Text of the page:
NORMAN — The full Senate is the next stop for a bill creating two pilot programs to help Oklahoma National Guardsmen returning from duty with either Post Traumatic Stress Disorder or Traumatic Brain Injury. Sen. Brian Crain, Chairman of the Health and Human Services Committee won passage for Senate Bill 527 in Senate Appropriations on Wednesday. He said the University of Oklahoma would administer the programs.
The National Center for PTSD reports victims may relive traumatic events, or avoid situations that remind them of the event. They may suffer from depression or anxiety and have problems with employment, relationships or substance abuse.
“We have some heroes in the National Guard who are having a difficult time after surviving the horrors of war. In the past PTSD was referred to as battle fatigue, and soldiers didn’t really get the help they needed,” said Crain, R-Tulsa. “Now we understand much more about this condition, and we want to make sure that guard members returning to our state with PTSD as well as those who have suffered TBI get the best care possible.”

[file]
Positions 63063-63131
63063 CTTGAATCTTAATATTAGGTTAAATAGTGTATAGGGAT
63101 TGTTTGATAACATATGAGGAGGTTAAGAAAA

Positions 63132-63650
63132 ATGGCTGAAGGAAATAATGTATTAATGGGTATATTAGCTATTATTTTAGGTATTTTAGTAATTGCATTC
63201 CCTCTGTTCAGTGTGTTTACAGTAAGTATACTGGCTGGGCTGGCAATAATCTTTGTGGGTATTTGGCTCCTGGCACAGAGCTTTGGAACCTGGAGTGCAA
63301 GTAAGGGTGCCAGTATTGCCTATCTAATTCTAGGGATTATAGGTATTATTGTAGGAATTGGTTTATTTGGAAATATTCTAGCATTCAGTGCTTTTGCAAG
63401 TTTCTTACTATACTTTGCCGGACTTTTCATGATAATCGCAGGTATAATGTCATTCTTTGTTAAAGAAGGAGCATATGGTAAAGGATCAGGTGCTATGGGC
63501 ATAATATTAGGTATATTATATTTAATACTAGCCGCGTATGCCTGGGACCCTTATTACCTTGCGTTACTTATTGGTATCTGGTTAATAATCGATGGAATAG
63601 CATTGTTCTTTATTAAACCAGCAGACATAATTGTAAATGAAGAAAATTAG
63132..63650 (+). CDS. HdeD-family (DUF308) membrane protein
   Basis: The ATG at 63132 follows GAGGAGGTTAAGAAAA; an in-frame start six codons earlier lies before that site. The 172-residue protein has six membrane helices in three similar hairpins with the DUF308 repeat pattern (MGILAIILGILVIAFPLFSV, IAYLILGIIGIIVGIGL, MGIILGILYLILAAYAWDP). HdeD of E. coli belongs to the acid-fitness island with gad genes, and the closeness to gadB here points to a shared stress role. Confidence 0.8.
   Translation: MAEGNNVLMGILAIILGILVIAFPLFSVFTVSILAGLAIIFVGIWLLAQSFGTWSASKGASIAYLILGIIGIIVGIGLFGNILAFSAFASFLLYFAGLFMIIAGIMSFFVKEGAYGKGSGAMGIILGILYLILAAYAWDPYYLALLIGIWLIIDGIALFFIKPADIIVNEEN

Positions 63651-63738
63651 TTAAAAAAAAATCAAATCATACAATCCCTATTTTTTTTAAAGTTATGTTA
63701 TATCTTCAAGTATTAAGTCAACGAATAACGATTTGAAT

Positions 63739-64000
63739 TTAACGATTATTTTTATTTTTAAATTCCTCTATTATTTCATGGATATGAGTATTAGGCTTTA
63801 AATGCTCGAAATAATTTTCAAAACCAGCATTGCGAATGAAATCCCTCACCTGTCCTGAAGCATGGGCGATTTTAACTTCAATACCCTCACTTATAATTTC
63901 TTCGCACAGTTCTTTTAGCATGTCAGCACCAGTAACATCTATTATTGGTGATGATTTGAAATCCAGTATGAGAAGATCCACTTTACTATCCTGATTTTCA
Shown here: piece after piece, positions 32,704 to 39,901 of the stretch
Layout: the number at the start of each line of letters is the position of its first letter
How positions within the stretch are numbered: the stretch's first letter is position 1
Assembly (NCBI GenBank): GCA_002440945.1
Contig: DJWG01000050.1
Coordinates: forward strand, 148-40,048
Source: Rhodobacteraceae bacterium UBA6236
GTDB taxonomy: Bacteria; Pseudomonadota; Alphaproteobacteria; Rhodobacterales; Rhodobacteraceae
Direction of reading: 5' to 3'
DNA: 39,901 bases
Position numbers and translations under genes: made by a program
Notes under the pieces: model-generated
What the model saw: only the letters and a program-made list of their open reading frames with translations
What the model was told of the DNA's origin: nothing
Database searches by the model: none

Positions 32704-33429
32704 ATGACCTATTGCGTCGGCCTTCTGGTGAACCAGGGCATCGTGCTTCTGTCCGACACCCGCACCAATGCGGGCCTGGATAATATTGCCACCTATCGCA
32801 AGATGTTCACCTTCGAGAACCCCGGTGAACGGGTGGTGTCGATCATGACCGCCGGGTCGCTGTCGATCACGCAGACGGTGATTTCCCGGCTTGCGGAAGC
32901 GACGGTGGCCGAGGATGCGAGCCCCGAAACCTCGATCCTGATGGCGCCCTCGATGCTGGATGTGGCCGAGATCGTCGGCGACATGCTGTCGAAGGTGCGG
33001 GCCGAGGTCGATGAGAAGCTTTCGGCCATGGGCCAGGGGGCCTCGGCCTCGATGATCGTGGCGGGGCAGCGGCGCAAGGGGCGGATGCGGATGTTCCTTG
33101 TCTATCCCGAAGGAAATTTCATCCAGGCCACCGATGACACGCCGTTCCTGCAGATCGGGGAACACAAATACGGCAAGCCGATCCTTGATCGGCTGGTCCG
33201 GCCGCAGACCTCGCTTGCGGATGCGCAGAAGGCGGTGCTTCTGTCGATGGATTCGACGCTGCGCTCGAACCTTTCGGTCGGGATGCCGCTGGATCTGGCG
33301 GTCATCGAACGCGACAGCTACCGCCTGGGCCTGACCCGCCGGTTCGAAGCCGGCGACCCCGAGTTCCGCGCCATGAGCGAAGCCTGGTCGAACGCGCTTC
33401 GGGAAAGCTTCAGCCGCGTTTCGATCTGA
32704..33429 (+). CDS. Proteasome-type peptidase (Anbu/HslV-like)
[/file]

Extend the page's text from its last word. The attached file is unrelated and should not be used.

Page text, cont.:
According to the Department of Veterans Affairs, the conflicts in Iraq and Afghanistan have resulted in increased numbers of veterans with TBI, with 22 percent of all combat casualties from these conflicts suffering from brain injuries, compared to 12 percent of Vietnam related combat casualties. Symptoms can include headaches, tinnitus, insomnia, memory and concentration difficulties and emotional/behavioral problems, including irritability, depression, anxiety and behavioral issues. Patients with TBI are also at increased risk for PTSD.
“When you start talking about the injuries that are being inflicted, these aren’t missile attacks, these are roadside bombs intended to destroy a hummer or kill small groups of people, and the result is higher numbers of TBI cases,” Crain said. “We need more caregivers who are trained to deal with TBI, and that’s what this bill will help us do.”